Questions: What types of cultural constructs allow objects to take on different values? How can a system of representation (the Disney store, the end aisles in a shopping market vs. the inner rows) bring power to an object? How does the ‘psychology of space’ make people act in a different way than they would place?

Excerpts: “Cyborg anthropology poses a serious challenge to the human-centered foundations of anthropological discourse. The term “cyborg anthropology” is an oxymoron that draws attention to the human-centered presuppositions of anthropological discourse by posing the challenge of alternative formulations. While the skin-bound individual, autonomous bearer of identity and agency, theoretically without gender, race, class, region, or time, has served usefully and productively as the subject of culture and of cultural accounts, alternate accounts of history and subjectivity are also possible” (Downey, 2).

“The autonomy of individuals has already been called into question by post-structuralist and posthumanist critiques. Cyborg anthropology explores a new alternative by examining the argument that human subjects and subjectivity are crucially as much a function of machines, machine relations, and information transfers as they are machine producers and operators.

From this perspective, science and technology affect society through the fashioning of selves rather than as external forces. For example, the establishment of anthropological sub-jects and subjectivities has depended upon boats, trains, planes, typewriters, cameras, telegraphs, and so on.

How the positioning of technologies has defined the boundaries of “the field” as well as the positioning of anthropologists within it has been a notable silence in ethnographic writing. It is increasingly clear that human agency serves in the world today as but one contributor to activities that are growing in scope, that are complex and di-verse, and yet are interconnected. The extent of such interconnectedness has been made plain both by the decline of challenges to capitalist hegemony and by the empowerment of information technologies, the latter through the combined agencies of computer and communications technologies” (Downey, 4).

“A crucial first step in blurring the human-centered boundaries of anthropo-logical discourse is to grant membership to the cyborg image in theorizing, that is, to follow in our writing the ways that human agents routinely produce both themselves and their machines as part human and part machine. How are we to write, for example, without using human-centered language? And if writing is a co-production of human and machine, then who is the “we” that writes?” (Downey, 5).

-Downey, Gary Lee “After Culture” Reflections on the Apparition of Anthropology in Artificial Life, a Science of Simulation.

People affiliated with the creation and study of Cyborg Anthropology Sherry Turkle, Sharon Traweek, Sunera Thobani, Lucien Taylor, Allucquere Rosanne Stone, Rayna Rapp, Paul Rabinow, Constance Penley, Emily Martin, David Hess, Deborah Heath, Donna Haraway, and Deborah Gordon.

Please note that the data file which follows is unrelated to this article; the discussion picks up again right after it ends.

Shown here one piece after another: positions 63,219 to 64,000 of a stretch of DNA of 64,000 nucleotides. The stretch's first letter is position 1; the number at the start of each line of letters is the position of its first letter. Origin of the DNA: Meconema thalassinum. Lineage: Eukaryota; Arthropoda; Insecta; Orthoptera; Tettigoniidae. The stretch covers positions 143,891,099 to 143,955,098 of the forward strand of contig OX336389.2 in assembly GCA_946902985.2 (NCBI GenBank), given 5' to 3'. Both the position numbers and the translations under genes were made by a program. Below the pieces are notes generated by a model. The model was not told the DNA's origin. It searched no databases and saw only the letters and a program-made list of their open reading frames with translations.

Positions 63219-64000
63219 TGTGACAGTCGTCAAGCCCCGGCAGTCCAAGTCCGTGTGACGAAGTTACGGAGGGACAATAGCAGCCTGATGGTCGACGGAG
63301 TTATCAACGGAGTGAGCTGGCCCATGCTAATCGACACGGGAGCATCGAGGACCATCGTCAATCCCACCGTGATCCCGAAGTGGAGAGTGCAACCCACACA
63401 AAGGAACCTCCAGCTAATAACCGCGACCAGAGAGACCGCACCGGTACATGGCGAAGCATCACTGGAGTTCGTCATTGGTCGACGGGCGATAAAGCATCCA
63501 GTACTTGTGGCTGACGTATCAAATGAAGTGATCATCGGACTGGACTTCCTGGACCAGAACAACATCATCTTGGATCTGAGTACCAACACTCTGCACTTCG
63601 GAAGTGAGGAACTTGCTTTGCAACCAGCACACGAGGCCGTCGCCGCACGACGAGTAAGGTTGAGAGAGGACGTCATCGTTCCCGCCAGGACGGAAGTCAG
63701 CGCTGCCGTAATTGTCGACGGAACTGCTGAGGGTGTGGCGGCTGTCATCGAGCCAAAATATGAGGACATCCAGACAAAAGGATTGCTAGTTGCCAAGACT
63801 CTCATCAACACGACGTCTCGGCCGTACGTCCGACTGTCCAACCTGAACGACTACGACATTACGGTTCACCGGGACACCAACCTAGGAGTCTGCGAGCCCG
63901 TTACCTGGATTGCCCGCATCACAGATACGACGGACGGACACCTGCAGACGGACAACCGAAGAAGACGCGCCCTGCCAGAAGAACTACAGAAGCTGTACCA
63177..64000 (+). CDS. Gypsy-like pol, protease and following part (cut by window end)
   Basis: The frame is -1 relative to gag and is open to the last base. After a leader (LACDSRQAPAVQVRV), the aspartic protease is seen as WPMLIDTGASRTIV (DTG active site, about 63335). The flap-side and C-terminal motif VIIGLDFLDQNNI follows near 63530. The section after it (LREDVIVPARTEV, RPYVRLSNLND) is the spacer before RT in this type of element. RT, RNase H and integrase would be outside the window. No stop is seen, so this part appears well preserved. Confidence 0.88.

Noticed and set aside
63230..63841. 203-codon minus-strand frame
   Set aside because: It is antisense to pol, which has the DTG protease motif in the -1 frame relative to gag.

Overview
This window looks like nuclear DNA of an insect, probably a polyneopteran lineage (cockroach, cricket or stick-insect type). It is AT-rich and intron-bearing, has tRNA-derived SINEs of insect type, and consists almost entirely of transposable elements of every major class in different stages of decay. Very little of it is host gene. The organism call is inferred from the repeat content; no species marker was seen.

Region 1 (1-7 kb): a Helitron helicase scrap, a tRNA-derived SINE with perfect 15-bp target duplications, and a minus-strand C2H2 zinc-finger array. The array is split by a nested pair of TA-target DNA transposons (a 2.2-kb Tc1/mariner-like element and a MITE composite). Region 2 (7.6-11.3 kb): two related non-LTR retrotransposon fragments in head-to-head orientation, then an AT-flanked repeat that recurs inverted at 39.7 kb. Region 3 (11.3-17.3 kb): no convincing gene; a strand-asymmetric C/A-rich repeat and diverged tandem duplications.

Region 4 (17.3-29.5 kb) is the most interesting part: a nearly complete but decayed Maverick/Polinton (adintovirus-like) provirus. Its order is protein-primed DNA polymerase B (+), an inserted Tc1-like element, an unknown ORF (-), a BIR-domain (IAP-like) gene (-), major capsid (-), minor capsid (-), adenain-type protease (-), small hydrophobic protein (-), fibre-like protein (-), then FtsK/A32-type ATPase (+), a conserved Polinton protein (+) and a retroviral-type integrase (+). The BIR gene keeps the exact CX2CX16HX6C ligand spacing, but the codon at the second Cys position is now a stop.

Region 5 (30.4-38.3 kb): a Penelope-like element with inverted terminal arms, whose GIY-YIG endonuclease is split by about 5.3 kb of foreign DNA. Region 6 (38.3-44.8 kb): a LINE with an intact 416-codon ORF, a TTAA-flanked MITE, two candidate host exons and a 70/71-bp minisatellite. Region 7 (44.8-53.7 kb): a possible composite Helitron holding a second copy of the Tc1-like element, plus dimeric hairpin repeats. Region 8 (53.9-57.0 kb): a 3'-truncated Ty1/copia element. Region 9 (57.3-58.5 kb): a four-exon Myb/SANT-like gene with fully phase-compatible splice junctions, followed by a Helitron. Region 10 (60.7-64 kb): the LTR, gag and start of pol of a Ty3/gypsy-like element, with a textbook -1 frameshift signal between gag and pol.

Clicking on the Friendster link – Somewhere there's a rusty server spinning up.

(show image of data geology)

With Flickr, everyday experiences become documents – capable of bei ng visited again and again.

Collaboratively thinking – when you are so closely connected to others.

The ability to see a sort of frequency of light – if were able to see certain frequencies of light vs. others, we'd see the world in a very different way.

So there is also the idea – of getting a new sense – seeing something that you shouldn't see - you become sensitive to this.

Transmitting emotions - across cell phones. They had it on a mobile phone. It was tried in Italy. The chances that people keep the pace – people suddenly disappear.

Avatars Avatar means incarnation in sanskrit.

Avatari is the source of the icncarnation or incarnations.

<h3>Surface Floating</h3> I mostly “surface float” while on my computer, instead of digging deeper into the files I've stored over time. The most frequently accessed files are nearer to this surface, while the forgotten ones are buried deep in old archives.

<h3>Geology of Data in Different Environments</h3> A plane flight offers a different realm of exploration. This one is of digital exploration of what already existed on my computer. E-mails, .pdf documents, write-ups and research. I end up writing a lot more — creating my own media to entertain myself.

<h3>Coproduction</h3> In the beginning, nature forced people to adopt certain patterns of construction. This coproduction – working with external variables and working them into the structure of the architecture (paths, tree-lined drives, natural sloping paths that help with building entrances), is what makes buildings successful or not. In the same way, those online software developments and social networks that co-create a product with their audience have the greatest chance of creating greater value for themselves and their audience.